Ghee, or clarified butter, has been used for centuries in India. Ayurveda talks about using ghee as a therapeutic agent. About thirty years ago, it became fashionable to do away with ghee and switch to refined vegetable oils instead. You were at risk for high cholesterol. High cholesterol would trigger heart diseases, or so you were led to believe. Around this time, foods high in cholesterol were being shunned around the world. Eggs, for example, were being eaten without the yellow. So does ghee cause high cholesterol?
Cholesterol is in itself a complicated subject. Your body needs cholesterol to function. Healing, cell repair etc. all need cholesterol. Research has shown that almost 95% of the cholesterol in your body is endogenously produced. Only a small fraction of the cholesterol is coming from your food.
In fact, ghee seemed to lower your cholesterol levels. Yes, you heard that right. The study found that instead of increasing, ghee helped lower your cholesterol. Very-Low Density Lipoproteins, Low-Density Lipoproteins and Triglycerides were all lower as an outcome of consuming ghee. So what was going on?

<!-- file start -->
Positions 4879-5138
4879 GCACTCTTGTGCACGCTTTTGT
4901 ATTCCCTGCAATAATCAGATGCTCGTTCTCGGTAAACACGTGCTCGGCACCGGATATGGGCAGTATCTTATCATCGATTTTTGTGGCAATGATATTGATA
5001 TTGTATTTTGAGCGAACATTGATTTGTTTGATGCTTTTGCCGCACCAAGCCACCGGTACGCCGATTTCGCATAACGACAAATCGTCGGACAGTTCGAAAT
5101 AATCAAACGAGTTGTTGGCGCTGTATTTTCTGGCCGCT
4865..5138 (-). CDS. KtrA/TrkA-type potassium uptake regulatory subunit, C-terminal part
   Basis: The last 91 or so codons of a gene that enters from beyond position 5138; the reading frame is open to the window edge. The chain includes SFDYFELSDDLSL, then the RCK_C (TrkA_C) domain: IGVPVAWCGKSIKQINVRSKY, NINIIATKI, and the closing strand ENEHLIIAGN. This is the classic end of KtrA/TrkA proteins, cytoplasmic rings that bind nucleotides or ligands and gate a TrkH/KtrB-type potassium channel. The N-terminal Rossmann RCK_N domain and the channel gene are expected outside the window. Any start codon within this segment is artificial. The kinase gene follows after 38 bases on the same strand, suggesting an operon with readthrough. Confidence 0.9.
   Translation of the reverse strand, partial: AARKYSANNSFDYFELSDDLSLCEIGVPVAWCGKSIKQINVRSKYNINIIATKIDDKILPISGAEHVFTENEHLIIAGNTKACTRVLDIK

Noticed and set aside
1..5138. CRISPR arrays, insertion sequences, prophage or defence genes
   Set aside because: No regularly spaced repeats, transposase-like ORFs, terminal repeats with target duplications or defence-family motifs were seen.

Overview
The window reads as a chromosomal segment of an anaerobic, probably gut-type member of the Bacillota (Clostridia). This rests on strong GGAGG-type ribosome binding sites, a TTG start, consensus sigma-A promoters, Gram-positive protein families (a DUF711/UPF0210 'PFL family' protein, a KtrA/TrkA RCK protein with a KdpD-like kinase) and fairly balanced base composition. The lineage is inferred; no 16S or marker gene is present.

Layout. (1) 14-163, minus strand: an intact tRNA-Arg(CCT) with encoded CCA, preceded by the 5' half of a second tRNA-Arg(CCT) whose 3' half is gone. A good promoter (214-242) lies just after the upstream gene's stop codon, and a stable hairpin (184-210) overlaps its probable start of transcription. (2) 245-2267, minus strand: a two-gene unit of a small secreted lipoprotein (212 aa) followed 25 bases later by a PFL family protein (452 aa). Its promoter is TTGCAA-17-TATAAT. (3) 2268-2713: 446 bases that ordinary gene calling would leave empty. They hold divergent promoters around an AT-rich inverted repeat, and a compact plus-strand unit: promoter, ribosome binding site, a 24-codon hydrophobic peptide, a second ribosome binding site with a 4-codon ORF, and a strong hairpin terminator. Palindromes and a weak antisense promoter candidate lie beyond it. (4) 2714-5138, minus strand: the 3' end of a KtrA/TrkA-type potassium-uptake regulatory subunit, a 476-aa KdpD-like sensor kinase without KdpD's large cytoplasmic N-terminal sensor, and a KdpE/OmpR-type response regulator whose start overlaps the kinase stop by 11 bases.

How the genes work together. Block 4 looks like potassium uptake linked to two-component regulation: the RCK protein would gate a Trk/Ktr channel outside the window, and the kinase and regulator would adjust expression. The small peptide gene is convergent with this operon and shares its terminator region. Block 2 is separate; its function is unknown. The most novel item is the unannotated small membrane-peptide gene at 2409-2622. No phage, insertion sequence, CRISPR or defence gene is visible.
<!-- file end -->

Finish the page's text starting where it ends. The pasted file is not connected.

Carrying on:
We tend to look for simple cause and effects in science. However, the human body is a complex organism. We, therefore, have to evaluate it holistically instead of isolated events. For those who were suffering from cardiovascular risk, the cause was over-consumption of calories across all food categories instead of just ghee or fat. Excess calories were being stored in the body as fat, resulting in LDL particles breaking off and entering your bloodstream. The unregulated growth of LDL in your blood would now attract plaque, which would cause the blockages that your Doctor was dreading. So it was not the consumption of a single ingredient but the overall quality of the food that you ate. Unknowingly, you may have switched from a good quality fat to a poor quality one.